Charles Schwab Corporation
) has announced its decision to acquire optionsXpress (
) in a friendly all-stock deal. This deal will help Charles Schwab
compete with other firms like E-Trade (
), Ameritrade (
), Fidelity and Bank of America (
), which all have large online brokerage services and are vying to
provide investors with the best tools and services.
The deal which is expected to close by the third quarter of
2011, will cost Schwab $1 billion, and the company will issue 60
million new shares to swap each outstanding share of optionsXpress
with 1.02 of its own share.
Our $19.74 price estimate for Charles Schwab
is at a premium of almost 12% to its current market value.
The Growing Popularity of Options
Retail investors with a higher risk appetite look at options as
a simple yet effective way to speculate on certain securities or
hedge existing positions. Options trading has become
an indispensable tool for many investors and are increasing in
popularity and so online brokerages want to retain these customers
by offering them the ability to trade options as part of their
Recently, in our article titled
Increased Options Trading to Lift Ameritrade? Not
, we had tried to understand the impact of options trading on the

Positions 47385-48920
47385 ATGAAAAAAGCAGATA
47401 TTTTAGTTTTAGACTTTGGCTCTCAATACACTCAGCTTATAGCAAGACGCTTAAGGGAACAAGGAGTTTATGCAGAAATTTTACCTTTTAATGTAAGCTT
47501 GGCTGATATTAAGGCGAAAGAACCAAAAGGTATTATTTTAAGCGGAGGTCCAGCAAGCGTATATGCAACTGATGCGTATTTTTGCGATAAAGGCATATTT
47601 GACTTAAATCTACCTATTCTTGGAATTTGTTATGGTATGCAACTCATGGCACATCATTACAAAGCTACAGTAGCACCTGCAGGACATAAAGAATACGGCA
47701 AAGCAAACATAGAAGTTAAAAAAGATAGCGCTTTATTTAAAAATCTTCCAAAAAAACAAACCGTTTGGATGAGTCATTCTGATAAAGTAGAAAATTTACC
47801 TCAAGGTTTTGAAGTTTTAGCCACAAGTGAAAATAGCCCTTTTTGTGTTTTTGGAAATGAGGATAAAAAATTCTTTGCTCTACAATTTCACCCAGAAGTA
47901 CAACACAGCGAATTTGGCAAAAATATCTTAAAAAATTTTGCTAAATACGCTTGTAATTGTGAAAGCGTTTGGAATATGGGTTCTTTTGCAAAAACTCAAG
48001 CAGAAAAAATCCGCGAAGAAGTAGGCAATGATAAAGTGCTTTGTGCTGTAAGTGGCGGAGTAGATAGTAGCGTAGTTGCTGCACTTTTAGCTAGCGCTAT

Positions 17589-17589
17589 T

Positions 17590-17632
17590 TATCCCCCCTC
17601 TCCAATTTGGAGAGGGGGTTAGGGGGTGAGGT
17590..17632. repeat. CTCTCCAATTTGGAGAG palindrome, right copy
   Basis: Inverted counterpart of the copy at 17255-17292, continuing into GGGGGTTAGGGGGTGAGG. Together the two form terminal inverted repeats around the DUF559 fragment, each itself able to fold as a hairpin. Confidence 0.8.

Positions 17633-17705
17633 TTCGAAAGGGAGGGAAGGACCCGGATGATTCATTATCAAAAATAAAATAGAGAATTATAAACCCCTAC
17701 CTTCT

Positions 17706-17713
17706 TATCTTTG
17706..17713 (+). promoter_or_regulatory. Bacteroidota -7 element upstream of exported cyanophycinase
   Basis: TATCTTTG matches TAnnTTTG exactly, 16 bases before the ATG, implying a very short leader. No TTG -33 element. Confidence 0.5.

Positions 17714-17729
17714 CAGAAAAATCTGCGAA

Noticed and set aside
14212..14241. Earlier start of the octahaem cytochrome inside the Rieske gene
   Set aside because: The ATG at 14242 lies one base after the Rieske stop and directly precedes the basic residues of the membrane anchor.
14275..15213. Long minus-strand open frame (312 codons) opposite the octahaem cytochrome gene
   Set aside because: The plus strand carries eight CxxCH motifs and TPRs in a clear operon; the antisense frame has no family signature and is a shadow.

value of Ameritrade - one of Schwab's oldest rivals in the
industry. Ameritrade recognized the potential benefits from options
trading much earlier than some of its peers as witnessed by its
acquisition of thinkorswim in 2009.
So What is the Deal all About?
The acquisition will give Schwab access to the 379,000 client
accounts and $7.9 billion in client assets which optionsXpress
reported in 2010. This would add to Schwab's existing 8 million
active client accounts and more than $1.6 trillion in assets. The
deal was reportedly negotiated behind closed doors for quite some
time and will now need the requisite approval of regulators as well
as optionsXpress shareholders.
The announcement of the deal resulted in a 15% increase in
optionsXpress's stock price while Schwab's shares barely budged. So
is the implied message here that the deal is not going to add much
value to Schwab actually true? We will look at this in a
See our full estimates for Charles Schwab.